Are there any rituals that you do before starting to draw?
No, not really. When I'm about to ink, I do like to warm up a little bit, which generally means scribbling with my pens on tracing paper or vellum, placed on top of my pencil art.

Do you listen to music while you draw and if so what genre?
iTunes tells me I like "alternative," electronic, hip hop, rock... When I'm inking, and if I can concentrate, I like to listen to audio books. Classics, mainly. Lots of podcasts, too. NPR and WFMU are favorites.

Did you read comics as a kid and if so what was your favorite?
I read lots of the daily newspaper comics. Peanuts was by far my favorite. My brothers and I also avidly read and collected Marvel comics.

What is or was your favorite comic strip?
Of all time? Peanuts was -- Krazy Kat is today. Although that's a really tough call.

What was your favorite book as a child and do you still own a copy of it?
"Where the Wild Things Are" made a very strong impression, and I've still got a copy.
I certainly have a lot of the same comics, though mostly in reprinted form.

Did you have any formal art training and if so where did you receive it?
I studied illustration at Parsons, where I now teach. At the same time, in the late 1980's, I also sat in on some amazing cartoon and animation classes at SVA.

Do you feel that the Internet is a blessing or a curse?

Did either of your parents draw?
No, but my father taught English, which undoubtedly helped make me a cartoonist who writes.

Who in your life is/was the most supportive of your art?
My family was very supportive, and my brothers and I drew comics together when we were kids. My wife Kriota loves comics and is enormously encouraging.

Do you keep a sketchbook?
Not consistently, but I have notebooks that get interesting when I'm working on my own comics. Lots of scribbles and rough drafts.

Have you ever taught cartooning/drawing and if so did you enjoy the experience?
Yes, I do, and I really enjoy it. Students can be hugely inspiring.

Do you feel that talent or passion is more important in drawing?
That's a tough call. They're both pretty useful!

Do you collect anything and if so what?
Too many comics. Some music.

If you were an animated cartoon character who do you think you would be?
I have no idea. Sometimes I pace like the 1920's Felix the Cat. But all we really share is a walk cycle.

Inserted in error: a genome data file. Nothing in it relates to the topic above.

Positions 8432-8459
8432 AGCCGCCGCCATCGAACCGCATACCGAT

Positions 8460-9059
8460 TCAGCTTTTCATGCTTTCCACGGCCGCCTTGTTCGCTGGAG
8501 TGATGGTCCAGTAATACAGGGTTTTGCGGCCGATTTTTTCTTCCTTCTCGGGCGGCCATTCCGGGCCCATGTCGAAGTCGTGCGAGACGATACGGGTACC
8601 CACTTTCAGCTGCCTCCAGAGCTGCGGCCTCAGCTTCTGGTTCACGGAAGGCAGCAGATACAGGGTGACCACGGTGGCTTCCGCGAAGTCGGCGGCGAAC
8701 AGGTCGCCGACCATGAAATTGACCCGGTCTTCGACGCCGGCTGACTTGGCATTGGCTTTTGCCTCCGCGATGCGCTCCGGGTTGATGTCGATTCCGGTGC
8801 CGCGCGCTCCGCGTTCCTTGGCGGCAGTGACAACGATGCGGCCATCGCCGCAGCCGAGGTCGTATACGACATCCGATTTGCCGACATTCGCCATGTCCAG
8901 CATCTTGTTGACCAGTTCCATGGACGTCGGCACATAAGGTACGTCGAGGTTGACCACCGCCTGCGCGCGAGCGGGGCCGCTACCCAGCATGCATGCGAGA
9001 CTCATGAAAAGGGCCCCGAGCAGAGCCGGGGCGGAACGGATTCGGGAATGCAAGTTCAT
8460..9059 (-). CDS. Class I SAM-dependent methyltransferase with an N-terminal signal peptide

Are you a righty or lefty?

If you weren't an artist what would you want to do for work?
Hmmm. I'd love to work in the theater, as a performer or producer. I've put together a lot of shows, such as my Carousel (cartoon slide show) series, which I still do -- but the theater has never been a viable career for me!

In one or two sentences describe your drawing area.
It needs organizing. It's very cluttered, surrounded by lots of reference and books that've overflowed my shelves.

Do you play any musical instruments?
No, unfortunately.

If you could give one piece of advice to someone who wants to pursue drawing as a career what would it be?
Draw more!

Who is your favorite artist?

Whomever I'm parodying today...

A special thank you goes out to Robert for taking time away from his very busy schedule to answer my questions.

The Cartoonist Surveys continue with cartoonist Mike Shapiro; next time at David Wasting Paper.


Alex said...

What an interesting survey! =)

pencil art said...

this is very interesting...

john said...

congratulations on so many survey...KEEP EM COMING....I always look forward to reading them..

P.L. Frederick said...

Would love to see Sikoryak's "Carousel" some time.

So interesting reading these responses: each cartoonist leads such a unique life. Thanks so much, Dave, and congratulations on your 150th!

P.L. Frederick (Small & Big)

David said...

Thank you everyone, I appreciate the feedback!

David said...

David, thank you for continuing to provide this catalog of artist responses.

I await the one that says, 'Don't practice, simply use this magical pen and your drawings will be cherished by millions.'

Until then, I'll need flip over another paper placemat and attempt to capture that scene over there.

Mike Rhode said...

150 - that's great! And I'm glad to see you put your real name up too. Credit where it's due.

David said...

Thanks David and Mike!